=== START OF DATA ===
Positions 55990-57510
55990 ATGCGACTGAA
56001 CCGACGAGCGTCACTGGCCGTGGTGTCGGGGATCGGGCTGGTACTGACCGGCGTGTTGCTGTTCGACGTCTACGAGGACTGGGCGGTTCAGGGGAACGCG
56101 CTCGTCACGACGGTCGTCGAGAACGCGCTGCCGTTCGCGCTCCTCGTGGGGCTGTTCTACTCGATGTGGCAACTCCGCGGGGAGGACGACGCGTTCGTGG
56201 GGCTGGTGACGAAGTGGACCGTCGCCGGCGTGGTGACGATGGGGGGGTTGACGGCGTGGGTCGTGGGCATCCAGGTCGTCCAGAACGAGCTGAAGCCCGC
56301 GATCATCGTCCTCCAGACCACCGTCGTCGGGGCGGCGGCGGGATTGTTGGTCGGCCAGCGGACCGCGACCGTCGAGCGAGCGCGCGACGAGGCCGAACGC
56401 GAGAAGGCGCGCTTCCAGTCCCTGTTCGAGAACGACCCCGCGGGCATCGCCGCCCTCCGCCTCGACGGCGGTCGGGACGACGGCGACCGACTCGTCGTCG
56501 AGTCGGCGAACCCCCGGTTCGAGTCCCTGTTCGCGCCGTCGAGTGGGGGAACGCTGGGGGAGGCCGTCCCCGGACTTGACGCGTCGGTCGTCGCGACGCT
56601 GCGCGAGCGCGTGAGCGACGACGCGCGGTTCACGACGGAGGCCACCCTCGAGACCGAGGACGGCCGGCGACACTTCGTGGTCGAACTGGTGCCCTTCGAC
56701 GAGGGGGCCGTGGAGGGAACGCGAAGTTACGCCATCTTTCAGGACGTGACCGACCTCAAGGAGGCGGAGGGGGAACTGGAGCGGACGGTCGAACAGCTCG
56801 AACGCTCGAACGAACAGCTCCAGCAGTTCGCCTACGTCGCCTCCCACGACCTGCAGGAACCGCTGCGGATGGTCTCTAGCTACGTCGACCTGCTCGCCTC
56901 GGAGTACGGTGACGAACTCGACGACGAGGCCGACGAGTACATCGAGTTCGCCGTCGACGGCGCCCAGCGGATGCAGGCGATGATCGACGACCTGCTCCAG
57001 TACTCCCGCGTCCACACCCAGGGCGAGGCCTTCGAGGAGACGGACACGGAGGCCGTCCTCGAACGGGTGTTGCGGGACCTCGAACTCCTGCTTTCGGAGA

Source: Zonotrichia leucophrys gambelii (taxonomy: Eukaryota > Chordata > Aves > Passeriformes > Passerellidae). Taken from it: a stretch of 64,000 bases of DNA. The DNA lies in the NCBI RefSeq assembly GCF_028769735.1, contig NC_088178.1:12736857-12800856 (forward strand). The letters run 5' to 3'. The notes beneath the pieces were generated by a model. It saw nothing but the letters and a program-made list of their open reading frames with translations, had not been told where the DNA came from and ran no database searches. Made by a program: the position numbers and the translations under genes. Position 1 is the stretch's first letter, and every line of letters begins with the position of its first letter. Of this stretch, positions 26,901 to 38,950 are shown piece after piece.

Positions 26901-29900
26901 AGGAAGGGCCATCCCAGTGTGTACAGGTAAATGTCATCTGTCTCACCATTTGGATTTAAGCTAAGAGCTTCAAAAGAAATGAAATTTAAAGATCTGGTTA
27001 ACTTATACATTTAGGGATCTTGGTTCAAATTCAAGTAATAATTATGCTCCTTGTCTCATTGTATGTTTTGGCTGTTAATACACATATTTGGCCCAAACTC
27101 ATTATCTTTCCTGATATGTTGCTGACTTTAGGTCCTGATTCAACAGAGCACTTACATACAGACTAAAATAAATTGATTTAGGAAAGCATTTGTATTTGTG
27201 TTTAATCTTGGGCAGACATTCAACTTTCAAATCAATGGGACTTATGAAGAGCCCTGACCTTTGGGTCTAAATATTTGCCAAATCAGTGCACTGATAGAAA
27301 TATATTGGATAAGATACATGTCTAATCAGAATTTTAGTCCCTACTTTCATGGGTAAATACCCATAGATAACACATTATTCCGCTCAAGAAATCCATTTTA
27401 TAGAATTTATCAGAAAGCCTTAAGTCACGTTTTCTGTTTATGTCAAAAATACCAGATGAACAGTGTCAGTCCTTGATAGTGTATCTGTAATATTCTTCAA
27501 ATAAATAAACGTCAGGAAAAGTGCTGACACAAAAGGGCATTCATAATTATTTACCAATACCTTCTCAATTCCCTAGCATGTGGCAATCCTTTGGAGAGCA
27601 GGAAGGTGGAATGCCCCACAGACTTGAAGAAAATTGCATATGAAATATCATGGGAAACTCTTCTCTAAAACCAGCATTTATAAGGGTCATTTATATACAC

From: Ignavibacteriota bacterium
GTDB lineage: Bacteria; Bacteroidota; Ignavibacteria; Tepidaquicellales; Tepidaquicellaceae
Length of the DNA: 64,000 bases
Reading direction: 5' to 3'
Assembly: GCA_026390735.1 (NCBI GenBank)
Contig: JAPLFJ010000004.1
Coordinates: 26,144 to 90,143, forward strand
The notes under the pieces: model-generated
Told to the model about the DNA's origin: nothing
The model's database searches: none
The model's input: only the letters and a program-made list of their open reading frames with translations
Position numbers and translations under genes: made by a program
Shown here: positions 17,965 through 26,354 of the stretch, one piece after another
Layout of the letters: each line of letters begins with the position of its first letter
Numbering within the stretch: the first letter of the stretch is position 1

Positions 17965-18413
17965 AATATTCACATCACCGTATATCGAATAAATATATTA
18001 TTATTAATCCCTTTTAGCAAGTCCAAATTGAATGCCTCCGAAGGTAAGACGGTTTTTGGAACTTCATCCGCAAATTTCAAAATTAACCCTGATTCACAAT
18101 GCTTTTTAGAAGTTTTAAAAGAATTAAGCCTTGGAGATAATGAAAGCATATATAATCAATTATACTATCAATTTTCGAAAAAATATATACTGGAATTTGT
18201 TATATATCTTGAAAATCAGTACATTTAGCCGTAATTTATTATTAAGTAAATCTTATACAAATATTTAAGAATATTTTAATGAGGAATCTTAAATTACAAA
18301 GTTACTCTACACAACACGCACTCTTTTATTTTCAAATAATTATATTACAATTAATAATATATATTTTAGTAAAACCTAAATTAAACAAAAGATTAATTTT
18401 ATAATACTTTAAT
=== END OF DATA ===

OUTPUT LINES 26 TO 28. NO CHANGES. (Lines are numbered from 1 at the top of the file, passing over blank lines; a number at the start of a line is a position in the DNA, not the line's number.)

Length of the DNA: 64,000 bases
Reading direction: 5' to 3'
Assembly: GCA_026390735.1 (NCBI GenBank)